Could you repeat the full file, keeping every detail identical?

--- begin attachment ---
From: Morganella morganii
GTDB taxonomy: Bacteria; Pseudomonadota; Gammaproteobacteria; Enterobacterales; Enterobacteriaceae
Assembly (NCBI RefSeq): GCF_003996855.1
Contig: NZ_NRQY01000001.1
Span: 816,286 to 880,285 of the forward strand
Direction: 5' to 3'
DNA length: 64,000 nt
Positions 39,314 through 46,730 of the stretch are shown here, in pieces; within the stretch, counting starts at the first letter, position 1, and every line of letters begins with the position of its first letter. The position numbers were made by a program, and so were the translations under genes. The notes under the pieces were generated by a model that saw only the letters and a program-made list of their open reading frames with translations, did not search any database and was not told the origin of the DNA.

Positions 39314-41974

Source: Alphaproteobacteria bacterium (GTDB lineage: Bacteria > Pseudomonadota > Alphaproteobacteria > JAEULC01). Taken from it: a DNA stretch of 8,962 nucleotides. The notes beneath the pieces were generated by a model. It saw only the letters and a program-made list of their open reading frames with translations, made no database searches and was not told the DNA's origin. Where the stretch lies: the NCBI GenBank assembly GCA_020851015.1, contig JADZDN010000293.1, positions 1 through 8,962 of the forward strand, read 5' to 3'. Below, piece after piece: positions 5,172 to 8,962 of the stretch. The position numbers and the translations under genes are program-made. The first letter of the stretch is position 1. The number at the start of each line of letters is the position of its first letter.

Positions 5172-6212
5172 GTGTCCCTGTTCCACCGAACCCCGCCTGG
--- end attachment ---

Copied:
From: Morganella morganii
GTDB taxonomy: Bacteria; Pseudomonadota; Gammaproteobacteria; Enterobacterales; Enterobacteriaceae
Assembly (NCBI RefSeq): GCF_003996855.1
Contig: NZ_NRQY01000001.1
Span: 816,286 to 880,285 of the forward strand
Direction: 5' to 3'
DNA length: 64,000 nt
Positions 39,314 through 46,730 of the stretch are shown here, in pieces; within the stretch, counting starts at the first letter, position 1, and every line of letters begins with the position of its first letter. The position numbers were made by a program, and so were the translations under genes. The notes under the pieces were generated by a model that saw only the letters and a program-made list of their open reading frames with translations, did not search any database and was not told the origin of the DNA.

Positions 39314-41974

Source: Alphaproteobacteria bacterium (GTDB lineage: Bacteria > Pseudomonadota > Alphaproteobacteria > JAEULC01). Taken from it: a DNA stretch of 8,962 nucleotides. The notes beneath the pieces were generated by a model. It saw only the letters and a program-made list of their open reading frames with translations, made no database searches and was not told the DNA's origin. Where the stretch lies: the NCBI GenBank assembly GCA_020851015.1, contig JADZDN010000293.1, positions 1 through 8,962 of the forward strand, read 5' to 3'. Below, piece after piece: positions 5,172 to 8,962 of the stretch. The position numbers and the translations under genes are program-made. The first letter of the stretch is position 1. The number at the start of each line of letters is the position of its first letter.

Positions 5172-6212
5172 GTGTCCCTGTTCCACCGAACCCCGCCTGG